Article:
“Reality has revealed itself to us as a
continuous becoming. It develops or disintegrates,
but it is never an accomplished fact.”
Henri Bergson

While drawing, memories and thoughts condense into concrete images. At times, in not more than a few sharp pencil lines; but then again in heavy black pastel-crayon or dark inkblots. They appear on paper in isolation and evoke associations with all kinds of narratives, from old myths and dark fairy tales to recent stories.

I fix the images in paper templates. Experiments with the material and the resulting unexpected possibilities further propel the work. I print the templates with strongly diluted ink, immerge the sheets of paper completely in dark ink and experiment with imprints of vegetation. While working, the carefully captured images become more and more affected. They disappear, dissolve in ink which flows in all directions and dries in patterns which are not predictable.

But as soon as the ink has dried, the silhouettes of the templates glimmer as shadows through the surface and traces of earlier pencil drawings become visible again. They evoke new associations. I draw them on blank sheets, or in white lines across the old images, like a graphic version of the codex rescriptus – a recycled piece of parchment, on which old handwriting often shines through underneath the new text.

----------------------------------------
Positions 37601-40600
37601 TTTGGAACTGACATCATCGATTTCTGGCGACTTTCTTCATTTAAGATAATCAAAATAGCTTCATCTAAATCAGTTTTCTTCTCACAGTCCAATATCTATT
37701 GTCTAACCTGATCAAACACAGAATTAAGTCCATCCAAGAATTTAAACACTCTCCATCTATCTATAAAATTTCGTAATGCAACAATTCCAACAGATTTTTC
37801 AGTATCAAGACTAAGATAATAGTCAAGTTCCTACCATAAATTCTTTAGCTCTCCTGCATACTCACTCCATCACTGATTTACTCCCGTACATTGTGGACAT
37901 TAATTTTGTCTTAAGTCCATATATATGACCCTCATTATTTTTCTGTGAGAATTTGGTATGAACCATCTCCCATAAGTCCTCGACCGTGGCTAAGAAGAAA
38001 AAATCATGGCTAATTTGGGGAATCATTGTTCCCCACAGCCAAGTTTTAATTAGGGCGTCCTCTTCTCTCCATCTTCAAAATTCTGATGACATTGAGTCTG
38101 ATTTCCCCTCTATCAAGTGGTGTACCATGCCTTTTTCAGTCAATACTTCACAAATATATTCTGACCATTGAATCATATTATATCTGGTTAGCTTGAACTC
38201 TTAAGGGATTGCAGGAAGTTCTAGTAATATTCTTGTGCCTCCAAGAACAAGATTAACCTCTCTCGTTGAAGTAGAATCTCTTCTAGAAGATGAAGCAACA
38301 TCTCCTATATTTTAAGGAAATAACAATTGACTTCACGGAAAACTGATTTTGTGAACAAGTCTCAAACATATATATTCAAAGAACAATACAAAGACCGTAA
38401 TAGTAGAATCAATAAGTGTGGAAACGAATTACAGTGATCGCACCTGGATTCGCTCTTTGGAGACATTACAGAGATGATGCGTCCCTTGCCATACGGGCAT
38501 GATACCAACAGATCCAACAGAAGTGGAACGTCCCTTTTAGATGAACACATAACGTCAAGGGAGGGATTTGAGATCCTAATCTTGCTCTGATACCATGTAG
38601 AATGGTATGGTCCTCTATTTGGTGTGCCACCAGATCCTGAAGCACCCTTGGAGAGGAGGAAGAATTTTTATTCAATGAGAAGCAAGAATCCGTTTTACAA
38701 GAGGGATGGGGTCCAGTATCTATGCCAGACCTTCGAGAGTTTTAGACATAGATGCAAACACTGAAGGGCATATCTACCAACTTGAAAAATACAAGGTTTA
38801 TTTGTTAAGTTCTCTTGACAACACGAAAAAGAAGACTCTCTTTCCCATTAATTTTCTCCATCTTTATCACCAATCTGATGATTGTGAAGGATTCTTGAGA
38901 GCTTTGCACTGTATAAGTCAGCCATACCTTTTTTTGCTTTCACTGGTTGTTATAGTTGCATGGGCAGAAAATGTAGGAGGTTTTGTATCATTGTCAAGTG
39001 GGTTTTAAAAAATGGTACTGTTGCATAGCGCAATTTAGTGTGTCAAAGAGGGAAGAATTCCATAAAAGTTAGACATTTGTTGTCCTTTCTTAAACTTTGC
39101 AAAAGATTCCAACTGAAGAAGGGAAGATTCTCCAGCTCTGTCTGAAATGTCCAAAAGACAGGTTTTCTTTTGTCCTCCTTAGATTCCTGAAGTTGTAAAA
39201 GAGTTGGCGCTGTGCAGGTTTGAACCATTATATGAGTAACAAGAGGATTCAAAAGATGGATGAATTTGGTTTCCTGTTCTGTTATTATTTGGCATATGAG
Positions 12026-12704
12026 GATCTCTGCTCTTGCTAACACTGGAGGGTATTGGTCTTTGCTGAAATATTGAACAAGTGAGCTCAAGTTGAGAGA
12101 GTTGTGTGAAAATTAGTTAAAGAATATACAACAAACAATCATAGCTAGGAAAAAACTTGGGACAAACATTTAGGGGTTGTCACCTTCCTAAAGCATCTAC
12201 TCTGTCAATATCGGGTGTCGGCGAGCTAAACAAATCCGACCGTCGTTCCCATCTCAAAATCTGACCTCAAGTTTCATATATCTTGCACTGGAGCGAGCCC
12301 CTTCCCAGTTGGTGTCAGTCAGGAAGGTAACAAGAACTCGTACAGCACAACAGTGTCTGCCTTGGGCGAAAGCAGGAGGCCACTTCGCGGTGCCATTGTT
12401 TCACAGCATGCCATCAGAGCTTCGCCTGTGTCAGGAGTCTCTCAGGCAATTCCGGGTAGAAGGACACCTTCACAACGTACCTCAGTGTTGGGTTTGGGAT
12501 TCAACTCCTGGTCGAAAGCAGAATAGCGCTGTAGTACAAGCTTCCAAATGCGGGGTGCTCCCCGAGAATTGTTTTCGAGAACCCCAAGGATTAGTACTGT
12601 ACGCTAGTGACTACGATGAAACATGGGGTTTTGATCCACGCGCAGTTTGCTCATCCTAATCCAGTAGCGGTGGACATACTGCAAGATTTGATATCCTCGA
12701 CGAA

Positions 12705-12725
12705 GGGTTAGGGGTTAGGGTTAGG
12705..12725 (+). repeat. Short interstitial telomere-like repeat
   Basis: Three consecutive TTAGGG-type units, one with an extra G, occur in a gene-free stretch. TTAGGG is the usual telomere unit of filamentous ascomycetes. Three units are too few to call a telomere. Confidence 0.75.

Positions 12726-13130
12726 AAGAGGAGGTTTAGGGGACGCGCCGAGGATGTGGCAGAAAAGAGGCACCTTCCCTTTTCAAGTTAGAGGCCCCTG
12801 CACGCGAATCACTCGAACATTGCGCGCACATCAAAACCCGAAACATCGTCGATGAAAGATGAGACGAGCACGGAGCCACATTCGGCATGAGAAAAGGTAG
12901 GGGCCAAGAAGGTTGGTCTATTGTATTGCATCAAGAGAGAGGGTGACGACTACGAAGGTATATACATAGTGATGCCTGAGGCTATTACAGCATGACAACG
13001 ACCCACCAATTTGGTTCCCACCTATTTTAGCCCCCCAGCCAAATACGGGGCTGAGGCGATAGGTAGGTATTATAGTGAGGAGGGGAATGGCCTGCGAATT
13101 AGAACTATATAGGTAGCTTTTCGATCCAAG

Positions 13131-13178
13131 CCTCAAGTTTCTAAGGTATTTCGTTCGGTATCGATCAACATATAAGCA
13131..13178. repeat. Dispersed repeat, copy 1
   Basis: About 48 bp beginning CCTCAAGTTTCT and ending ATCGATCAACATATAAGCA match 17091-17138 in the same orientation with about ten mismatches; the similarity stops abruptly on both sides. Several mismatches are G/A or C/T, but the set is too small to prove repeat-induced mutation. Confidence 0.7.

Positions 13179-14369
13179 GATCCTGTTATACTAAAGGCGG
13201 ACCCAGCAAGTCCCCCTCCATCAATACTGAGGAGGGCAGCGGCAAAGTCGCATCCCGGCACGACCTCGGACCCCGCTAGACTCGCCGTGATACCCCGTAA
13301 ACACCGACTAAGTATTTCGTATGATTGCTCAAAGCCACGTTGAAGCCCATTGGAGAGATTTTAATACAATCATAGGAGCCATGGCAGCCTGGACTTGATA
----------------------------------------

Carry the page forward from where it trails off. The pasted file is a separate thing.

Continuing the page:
This - almost ritual – process is essential to my work. It is a cadence of capture, disarray, disappear, appear and capture. Shapes and memories develop, change and transform. The rhythm of capturing and releasing reflects not only the elusiveness of my own, individual memory and imagination, but also of a cultural undercurrent of 'shared' stories.

Perhaps the dynamics of my work allow for comparison with the narrative 'stream of consciousness' technique in which human thought is depicted as a continuous flow of ideas, observations and memories; information is offered patchily, sometimes with interrupted phrases. The drawn images and template prints do not relate to time or space. They are fragments, parts of a larger entity. They find their coherence in wall paintings of stacked images, in rows and in blocks of densely hung drawings and vegetation-prints.